Guest post by Alex Rohlwing.
The United States may soon have a shot at talking directly to North Korea’s Kim Jong-un. Given this unique opportunity, what foreign policy tactics should US negotiators use in the effort to denuclearize the Korean peninsula? It may seem strange, but negotiators might consider taking a lesson from the FBI and the field of Crisis Negotiation to show us a better path to de-escalation.
Over several decades and half a dozen administrations, many have weighed in on how to deal with North Korea’s aggression towards the region and its pursuit of nuclear technologies. Solutions from sanctions by the international community (which only really work when China is serious about them) to ways to game potential meetings with the Kim regime all have two things in common: they are tightly focused on North Korea’s nuclear program, and they are pretty solidly ineffective.
So what can Crisis Negotiation – and the principles of the field of Conflict Resolution in general – do that traditional foreign policy and international diplomacy have not? They can get away from the nuclear issue. But aren’t functioning nuclear weapons and long-range missiles (ICBMs) what make North Korea scary in the first place? Of course. But that does not mean we should focus on those issues.
Picture a bank robber holding a bank full of people hostage, holding a large gun, and demanding concessions from police outside or he will shoot hostages. What the US has done for the better part of three decades is simply shout “Put down the gun!”—and called it “negotiation.”
Crisis Negotiation (colloquially referred to as “hostage negotiation”) is the practice of engaging with dangerous – often unstable – parties with a desire and means to do grave harm. This field of study and practice, pioneered and led by the FBI, deals with terrorists, hostage takers, bomb threats, and individuals or groups. It is closely linked with Conflict Resolution, a field focusing on the academic study and practice of de-escalation, conflict management, and resolving conflicts through non-violent means.
Crisis Negotiation and Conflict Resolution both point out that there is an important distinction between issues and interests. In our bank robber scene, the gun and threatened violence is an issue, but not the robber’s real interest. His true interest may be getting out of the bank with the money. It may be paying bills after losing his job. It may be greed. It is not killing people, or he would have done that already.
Applying this perspective to North Korea (and the Kim regime), we see that nuclear weapons are an issue – it would be better if North Korea did not have them – but not an interest. North Korea’s (and Kim’s) interests most likely lie in power and perceived legitimacy. Whether attempting to show wealth and prosperity through building projects and façades, or demonstrating military might with nuclear tests, missile launches, and parades, North Korea and the Kim regime are pushing back against “rogue state” labeling. Kim wants to rule a North Korea with influence in the Pacific region and international community.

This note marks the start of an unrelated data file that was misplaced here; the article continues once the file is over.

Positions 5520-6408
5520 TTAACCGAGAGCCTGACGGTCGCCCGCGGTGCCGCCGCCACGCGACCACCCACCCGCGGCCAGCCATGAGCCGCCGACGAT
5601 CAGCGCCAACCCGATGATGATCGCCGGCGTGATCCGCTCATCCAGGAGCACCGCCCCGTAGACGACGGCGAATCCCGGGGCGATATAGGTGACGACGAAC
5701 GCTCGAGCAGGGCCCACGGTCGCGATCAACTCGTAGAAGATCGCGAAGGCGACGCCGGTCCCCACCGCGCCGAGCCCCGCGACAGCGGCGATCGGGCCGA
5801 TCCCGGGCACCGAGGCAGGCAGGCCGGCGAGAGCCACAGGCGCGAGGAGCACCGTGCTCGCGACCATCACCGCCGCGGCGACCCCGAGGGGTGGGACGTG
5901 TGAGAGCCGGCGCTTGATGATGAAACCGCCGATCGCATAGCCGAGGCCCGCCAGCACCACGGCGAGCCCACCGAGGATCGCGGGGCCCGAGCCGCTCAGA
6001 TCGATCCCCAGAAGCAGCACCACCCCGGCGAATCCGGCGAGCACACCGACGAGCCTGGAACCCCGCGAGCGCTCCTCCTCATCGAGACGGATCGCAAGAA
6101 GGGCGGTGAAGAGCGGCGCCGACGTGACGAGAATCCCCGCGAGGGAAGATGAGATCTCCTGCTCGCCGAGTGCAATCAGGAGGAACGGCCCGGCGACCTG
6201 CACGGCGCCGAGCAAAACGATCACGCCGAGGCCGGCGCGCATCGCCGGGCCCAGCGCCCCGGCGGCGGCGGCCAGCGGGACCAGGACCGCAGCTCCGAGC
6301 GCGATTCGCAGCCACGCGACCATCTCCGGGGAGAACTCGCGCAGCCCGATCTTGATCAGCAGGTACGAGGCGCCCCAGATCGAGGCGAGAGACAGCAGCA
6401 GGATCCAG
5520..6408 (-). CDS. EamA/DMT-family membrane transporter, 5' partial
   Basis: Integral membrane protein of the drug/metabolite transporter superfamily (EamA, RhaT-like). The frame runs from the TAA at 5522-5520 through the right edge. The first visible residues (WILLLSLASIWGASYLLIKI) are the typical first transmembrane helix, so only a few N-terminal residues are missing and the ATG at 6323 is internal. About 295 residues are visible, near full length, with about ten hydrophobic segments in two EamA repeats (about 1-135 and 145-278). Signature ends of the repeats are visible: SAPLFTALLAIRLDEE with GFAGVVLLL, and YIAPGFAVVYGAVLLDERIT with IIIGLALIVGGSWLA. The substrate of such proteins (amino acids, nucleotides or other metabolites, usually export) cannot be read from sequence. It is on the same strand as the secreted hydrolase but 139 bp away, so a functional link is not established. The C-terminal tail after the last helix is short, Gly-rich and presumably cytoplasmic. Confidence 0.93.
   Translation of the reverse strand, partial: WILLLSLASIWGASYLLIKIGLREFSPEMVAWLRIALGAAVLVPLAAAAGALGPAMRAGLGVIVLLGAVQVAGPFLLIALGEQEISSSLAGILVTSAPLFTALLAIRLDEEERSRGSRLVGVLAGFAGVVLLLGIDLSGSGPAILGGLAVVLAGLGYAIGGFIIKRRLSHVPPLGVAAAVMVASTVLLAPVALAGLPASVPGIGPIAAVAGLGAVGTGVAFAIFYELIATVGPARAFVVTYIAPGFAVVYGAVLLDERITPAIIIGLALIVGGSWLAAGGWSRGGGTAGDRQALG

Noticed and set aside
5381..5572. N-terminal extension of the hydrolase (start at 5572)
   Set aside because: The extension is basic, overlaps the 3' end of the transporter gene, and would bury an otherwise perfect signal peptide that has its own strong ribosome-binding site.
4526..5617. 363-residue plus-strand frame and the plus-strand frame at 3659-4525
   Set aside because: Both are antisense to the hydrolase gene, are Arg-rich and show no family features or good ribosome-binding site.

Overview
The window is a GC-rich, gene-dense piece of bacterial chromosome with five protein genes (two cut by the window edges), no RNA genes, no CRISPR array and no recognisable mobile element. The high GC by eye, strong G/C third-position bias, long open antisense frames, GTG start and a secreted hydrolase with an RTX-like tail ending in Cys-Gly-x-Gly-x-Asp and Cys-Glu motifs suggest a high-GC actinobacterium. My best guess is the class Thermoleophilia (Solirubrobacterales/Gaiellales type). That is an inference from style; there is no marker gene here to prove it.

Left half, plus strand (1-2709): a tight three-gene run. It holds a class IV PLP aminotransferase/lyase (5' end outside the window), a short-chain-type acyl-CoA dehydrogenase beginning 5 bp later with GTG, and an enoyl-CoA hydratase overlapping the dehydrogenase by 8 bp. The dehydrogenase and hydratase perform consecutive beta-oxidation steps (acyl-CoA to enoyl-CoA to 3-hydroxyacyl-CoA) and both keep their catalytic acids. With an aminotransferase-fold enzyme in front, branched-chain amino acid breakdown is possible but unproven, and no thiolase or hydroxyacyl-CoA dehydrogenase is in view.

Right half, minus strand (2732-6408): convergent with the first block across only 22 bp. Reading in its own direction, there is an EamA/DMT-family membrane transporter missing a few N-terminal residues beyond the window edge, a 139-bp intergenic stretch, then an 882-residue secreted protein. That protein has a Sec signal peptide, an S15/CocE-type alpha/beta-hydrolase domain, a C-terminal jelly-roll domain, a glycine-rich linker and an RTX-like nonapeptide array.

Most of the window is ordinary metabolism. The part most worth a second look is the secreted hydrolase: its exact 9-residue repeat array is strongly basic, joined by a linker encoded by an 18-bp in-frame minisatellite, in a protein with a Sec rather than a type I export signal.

Even the Olympic delegation from North Korea was an envoy for recognition and legitimacy. What is more legitimate than competing in a contest of nations – especially one a superpower was banned from? An Olympic presence is a sign of recognition and power Kim craves for his nation and his own ego.
Recognizing North Korea’s interest in power and perceived legitimacy, the tenets of Crisis Negotiation and Conflict Resolution tell us to build a connection and seek de-escalation by finding a solution we can convince North Korea fits its interests (power, influence, and legitimacy in the international community), not its issues (possessing nuclear weapons to exert military power).
One possible approach is to attempt to divert Kim’s focus from nuclear to economic power. Convince the bank robber that his best bet for a solution to his situation is letting the hostages go. Rising entrepreneurship in North Korea and its potential benefit is recognized by the regime. Economic development could be a strong path to de-escalation, development of the North Korean state, and eventual political reform as wealth, access, and education increase in the state.
No matter the approach, these will not be easy negotiations. The US will have to weigh its benefits and may need to swallow a bitter pill: perhaps it is best to let regional powers manage this crisis, with American diplomatic influence behind the scenes and economic support our main form of leverage. Altering our approach to North Korean policy will be challenging for US leadership. But it needs to be done. Not for any “touchy feely,” interest-based, win-win negotiation ethic, but because it is truly the tactic that is most likely to secure a beneficial outcome for the US and its allies in the region.
Alex Rohlwing is a conflict resolution practitioner and researcher focusing on managing inter- and intra-organizational conflict in disaster response, humanitarian aid, and other crises. He regularly teaches negotiation and conflict communication for the Consortium for Humanitarian Service and Education. He received an MA in Conflict Resolution from Georgetown University and has a bachelor of arts in Anthropology from the University of Florida.